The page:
grandparent(X, Y) :- parent(X, Z), parent(Z, Y).
```
This new grandparent rule which uses variables simply models that every parent of a parent is a grandparent.

Note that the facts of a program are often called the Extensional Database (EDB), while the remaining rules are called the Intensional Database (IDB). With `DLV`, the EDB can be read either from a relational or object-oriented database, or just simply from files, where no separation of rules and facts is required.

We can now extend this example a bit to show how `DLV` can be used to model knowledge as datalog rules and exploit it. First we add a few more facts to add more people and to express their gender:

```parent(william, john).
parent(john, james).
parent(james, bill).
parent(sue, bill).
parent(james, carol).
parent(sue, carol).

male(john).
male(james).
female(sue).
male(bill).
female(carol).
```
Then we can add more rules that model family relationships.
```grandparent(X, Y) :- parent(X, Z), parent(Z, Y).
father(X, Y) :- parent(X, Y), male(X).
mother(X, Y) :- parent(X, Y), female(X).
brother(X, Y) :- parent(P, X), parent(P, Y), male(X), X != Y.
sister(X, Y)  :- parent(P, X), parent(P, Y), female(X), X != Y.
```
The rules for brother and sister use `X != Y` to require that X and Y are different (one cannot be his own brother). This is called a built-in predicate, since it could be written as something like `not_equal(X, Y)`. `DLV` knows quite a few of these built-in predicates. For this program, `DLV` finds the following model (to simplify readability, the facts already listed above were removed from the model below; of course, they still belong there):
```{grandparent(william,james), grandparent(john,bill), grandparent(john,carol),
father(john,james), father(james,bill), father(james,carol),
mother(sue,bill), mother(sue,carol),
brother(bill,carol), sister(carol,bill)}
```
Let us now exchange the IDB rules against the following (the EDB facts remain the same):
```ancestor(X, Y) :- parent(X, Y).
ancestor(X, Y) :- parent(X, Z), ancestor(Z, Y).
```
These rules are interesting, since they use recursion to implement transitivity. They express that, to start with, every parent is an ancestor, and, secondly, that every parent of an ancestor is an ancestor. Please note that the semantics used ensures that it is impossible that there be any problems with left-recursion as they occur in languages as Prolog. In `DLV`, the programmer can safely ignore such considerations.

The model of this program combined with the six-entries `parent` facts base above results in the following model (where the `parent` facts were again removed for readability):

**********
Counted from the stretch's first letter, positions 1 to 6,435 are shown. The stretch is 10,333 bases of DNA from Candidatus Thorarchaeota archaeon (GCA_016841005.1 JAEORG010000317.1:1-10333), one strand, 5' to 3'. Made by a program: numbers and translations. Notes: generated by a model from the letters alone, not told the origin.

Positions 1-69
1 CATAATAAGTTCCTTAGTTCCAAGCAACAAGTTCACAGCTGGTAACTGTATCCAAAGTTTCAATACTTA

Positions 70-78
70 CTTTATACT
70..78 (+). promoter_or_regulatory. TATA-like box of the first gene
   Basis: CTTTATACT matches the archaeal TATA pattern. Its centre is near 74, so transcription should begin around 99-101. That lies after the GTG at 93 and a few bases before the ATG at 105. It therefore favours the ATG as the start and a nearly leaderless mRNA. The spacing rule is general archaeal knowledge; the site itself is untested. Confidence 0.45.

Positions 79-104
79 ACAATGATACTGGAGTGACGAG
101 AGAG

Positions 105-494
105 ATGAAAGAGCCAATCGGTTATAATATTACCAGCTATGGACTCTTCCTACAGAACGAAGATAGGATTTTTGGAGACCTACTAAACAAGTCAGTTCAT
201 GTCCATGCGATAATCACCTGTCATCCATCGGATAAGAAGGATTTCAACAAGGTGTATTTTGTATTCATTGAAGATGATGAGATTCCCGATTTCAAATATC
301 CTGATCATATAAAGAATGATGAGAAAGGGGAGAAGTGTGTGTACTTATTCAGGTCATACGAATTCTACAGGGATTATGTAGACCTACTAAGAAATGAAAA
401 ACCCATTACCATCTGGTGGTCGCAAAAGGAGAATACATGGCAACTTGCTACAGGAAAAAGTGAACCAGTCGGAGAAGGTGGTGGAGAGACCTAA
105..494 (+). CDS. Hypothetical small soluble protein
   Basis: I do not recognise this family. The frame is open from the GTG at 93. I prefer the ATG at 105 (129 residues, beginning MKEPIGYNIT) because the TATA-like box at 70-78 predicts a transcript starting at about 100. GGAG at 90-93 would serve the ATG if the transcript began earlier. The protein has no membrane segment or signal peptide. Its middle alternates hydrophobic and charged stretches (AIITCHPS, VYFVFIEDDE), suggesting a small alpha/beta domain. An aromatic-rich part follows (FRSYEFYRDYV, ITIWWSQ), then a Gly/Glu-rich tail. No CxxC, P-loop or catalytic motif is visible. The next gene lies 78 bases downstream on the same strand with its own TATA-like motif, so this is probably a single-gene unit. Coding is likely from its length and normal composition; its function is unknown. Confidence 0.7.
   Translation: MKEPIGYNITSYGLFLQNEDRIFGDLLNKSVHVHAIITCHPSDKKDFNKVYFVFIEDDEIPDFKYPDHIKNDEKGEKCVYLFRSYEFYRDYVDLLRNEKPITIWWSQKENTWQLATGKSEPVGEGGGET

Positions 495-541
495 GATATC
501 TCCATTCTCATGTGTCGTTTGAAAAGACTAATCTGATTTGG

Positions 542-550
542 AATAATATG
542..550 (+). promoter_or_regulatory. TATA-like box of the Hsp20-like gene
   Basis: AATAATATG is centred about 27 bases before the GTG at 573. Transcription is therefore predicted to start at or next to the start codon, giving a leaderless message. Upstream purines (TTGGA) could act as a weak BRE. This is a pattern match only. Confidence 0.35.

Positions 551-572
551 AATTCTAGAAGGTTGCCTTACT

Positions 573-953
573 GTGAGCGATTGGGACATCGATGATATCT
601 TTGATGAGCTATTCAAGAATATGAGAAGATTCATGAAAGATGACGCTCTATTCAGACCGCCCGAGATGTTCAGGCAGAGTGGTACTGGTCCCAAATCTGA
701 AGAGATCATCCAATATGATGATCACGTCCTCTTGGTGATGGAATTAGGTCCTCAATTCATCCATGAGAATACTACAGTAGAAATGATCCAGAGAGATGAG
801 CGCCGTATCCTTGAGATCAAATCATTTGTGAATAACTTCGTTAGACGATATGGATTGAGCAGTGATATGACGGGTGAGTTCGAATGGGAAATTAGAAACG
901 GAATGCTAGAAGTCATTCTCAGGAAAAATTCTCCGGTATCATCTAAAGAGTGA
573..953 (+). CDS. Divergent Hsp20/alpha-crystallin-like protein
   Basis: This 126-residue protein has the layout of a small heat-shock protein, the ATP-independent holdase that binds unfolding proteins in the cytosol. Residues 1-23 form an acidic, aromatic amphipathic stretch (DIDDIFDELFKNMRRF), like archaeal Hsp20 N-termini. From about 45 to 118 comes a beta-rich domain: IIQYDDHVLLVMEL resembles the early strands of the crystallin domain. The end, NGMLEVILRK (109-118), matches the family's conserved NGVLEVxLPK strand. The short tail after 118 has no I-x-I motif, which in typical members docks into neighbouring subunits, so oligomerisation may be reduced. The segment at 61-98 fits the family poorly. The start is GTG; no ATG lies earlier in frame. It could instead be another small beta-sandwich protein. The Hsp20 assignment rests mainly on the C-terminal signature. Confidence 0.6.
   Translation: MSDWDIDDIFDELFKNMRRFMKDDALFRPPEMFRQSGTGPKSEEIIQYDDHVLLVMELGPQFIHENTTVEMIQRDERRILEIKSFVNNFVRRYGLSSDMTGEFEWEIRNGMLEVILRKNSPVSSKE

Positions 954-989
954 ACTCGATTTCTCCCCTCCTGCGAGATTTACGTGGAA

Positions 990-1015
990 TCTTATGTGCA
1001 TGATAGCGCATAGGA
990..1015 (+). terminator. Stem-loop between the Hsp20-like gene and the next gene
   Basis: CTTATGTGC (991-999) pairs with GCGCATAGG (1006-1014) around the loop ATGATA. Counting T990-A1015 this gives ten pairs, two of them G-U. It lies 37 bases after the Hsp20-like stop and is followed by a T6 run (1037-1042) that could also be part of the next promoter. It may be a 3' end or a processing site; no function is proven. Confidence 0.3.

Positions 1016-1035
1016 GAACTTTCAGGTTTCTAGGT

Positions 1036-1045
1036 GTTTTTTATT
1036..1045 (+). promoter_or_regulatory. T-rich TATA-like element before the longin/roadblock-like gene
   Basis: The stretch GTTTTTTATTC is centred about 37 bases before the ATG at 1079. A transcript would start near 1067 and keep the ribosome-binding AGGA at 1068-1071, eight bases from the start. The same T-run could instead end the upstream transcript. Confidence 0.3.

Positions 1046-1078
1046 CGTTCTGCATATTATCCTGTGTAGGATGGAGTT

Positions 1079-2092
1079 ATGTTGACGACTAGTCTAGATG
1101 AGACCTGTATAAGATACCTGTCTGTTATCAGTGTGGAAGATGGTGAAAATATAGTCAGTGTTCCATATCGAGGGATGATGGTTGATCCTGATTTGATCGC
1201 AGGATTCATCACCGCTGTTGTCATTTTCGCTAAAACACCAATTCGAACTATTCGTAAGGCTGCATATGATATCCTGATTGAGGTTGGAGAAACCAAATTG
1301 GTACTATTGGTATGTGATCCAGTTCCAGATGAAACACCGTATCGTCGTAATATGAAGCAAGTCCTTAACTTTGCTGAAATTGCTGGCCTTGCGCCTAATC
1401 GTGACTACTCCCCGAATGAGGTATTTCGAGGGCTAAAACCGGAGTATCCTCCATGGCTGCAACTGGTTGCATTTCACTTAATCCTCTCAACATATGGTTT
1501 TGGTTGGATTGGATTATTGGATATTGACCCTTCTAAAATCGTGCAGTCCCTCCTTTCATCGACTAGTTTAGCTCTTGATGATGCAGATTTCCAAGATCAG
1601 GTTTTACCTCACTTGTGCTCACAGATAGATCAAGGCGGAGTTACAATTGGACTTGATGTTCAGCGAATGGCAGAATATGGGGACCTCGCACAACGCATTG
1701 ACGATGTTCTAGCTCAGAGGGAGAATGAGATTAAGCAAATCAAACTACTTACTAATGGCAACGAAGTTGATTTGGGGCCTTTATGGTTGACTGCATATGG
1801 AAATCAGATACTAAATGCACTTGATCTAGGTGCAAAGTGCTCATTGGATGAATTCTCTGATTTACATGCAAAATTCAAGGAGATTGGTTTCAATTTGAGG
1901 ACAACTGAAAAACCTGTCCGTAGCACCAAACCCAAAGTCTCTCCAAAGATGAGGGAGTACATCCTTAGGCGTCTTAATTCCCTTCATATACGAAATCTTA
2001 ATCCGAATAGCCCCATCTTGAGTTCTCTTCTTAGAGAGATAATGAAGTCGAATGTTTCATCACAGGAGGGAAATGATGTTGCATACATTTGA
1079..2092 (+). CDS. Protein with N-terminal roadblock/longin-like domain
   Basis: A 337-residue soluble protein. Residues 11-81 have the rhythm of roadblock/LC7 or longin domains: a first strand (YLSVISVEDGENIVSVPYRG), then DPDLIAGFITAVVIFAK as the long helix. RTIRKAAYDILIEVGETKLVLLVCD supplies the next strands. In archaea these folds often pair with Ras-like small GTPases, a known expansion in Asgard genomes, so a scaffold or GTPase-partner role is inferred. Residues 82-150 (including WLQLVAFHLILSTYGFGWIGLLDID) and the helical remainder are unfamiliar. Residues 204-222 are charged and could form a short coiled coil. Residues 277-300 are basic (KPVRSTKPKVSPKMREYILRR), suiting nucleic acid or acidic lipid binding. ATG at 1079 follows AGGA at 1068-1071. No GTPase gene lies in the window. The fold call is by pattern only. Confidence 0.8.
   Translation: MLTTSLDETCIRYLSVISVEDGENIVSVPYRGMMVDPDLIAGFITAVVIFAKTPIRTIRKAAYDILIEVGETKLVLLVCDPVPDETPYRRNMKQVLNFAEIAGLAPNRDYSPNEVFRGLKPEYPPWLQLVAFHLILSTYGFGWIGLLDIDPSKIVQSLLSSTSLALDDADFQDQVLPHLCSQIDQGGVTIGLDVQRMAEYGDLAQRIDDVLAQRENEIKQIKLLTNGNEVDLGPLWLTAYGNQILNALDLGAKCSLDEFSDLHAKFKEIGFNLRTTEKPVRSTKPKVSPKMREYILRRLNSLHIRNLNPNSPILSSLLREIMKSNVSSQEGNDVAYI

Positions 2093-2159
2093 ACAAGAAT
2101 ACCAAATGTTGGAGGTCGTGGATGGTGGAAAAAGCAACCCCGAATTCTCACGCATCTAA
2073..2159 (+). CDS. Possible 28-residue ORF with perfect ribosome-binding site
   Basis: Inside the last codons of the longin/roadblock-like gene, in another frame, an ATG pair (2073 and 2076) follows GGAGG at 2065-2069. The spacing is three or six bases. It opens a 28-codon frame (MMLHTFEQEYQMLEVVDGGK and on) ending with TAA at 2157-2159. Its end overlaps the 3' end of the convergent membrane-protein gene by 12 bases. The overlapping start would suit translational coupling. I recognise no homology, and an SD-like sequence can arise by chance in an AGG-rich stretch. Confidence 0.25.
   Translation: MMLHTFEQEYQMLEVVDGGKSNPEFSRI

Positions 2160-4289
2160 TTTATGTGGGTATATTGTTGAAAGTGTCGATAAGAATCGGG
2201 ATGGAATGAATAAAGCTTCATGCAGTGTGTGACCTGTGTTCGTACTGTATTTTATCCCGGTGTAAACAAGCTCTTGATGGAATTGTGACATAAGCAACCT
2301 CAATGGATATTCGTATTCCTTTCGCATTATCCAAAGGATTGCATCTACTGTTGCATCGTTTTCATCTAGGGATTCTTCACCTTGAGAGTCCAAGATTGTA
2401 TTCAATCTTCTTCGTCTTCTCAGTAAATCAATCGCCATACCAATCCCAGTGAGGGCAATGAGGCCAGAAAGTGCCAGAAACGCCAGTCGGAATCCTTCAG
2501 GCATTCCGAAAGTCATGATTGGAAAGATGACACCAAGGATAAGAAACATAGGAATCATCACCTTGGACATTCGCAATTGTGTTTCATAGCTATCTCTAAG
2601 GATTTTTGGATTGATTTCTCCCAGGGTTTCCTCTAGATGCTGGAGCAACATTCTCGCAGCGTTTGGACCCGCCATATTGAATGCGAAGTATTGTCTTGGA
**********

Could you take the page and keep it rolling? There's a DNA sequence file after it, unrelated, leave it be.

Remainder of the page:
```{ancestor(william,john), ancestor(william,james), ancestor(william,bill),
ancestor(william,carol), ancestor(john,james), ancestor(john,bill),
ancestor(john,carol), ancestor(james,bill), ancestor(james,carol),
ancestor(sue,bill), ancestor(sue,carol)}
```

Finally, some subtle detail has to be noted which is quite useful to improve the readability of the rules. In the case that a certain argument of a predicate is irrelevant for a certain rule, no dummy variable has to be inserted, but the `_` can be used. For instance, suppose we want to derive the persons from the parent facts. For this, we can write the following rules:

```person(X) :- parent(X, _).
person(X) :- parent(_, X).
```

Finally, please avoid calling a predicate as shown in this section a proposition. (It is fine to call them atoms.)

### `DLV` as a Deductive Database System; Comparison Operators

When you use the CWA in one of your programs, you basically view the `DLV` system as a deductive database system, since you do not ask for what is logically right, but what you can usefully derive from your facts base. Following this approach, you can perform queries on the existing data (the facts base), derive (and "store") new data using queries(=rules), which again can be used to deduce even more data, and, using the CWA, even ask queries as to what is not in (or derivable from) your database.

Consider the following example in SQL in the well know business domain (which many relational database systems examples use). Emp is a relational table containing employee information, and dept contains data on departmens of a company in which the employees work.
```SELECT e.name, e.salary, d.location
FROM   emp e, dept d
WHERE  e.dept = d.dept_id
AND    e.salary > 31000;
```
When the relational tables are encoded as a facts base, we can rewrite the above query into a datalog rule:
```emp("Jones",   30000, 35, "Accounting").
emp("Miller",  38000, 29, "Marketing").
emp("Koch",  2000000, 24, "IT").
emp("Nguyen",  35000, 42, "Marketing").
emp("Gruber",  32000, 39, "IT").

dept("IT",         "Atlanta").
dept("Marketing",  "New York").
dept("Accounting", "Los Angeles").

q1(Ename, Esalary, Dlocation) :- emp(Ename, Esalary, _, D), dept(D, Dlocation),
Esalary > 31000.
```

As you can see, joins are achieved via variable binding (we use the same variable D both in emp and in dept), selections can for example be achieved by the comparison operators, and projections (i.e. where unwanted data columns are excluded from a query result) can be accomplished by using _ or an unbound variable.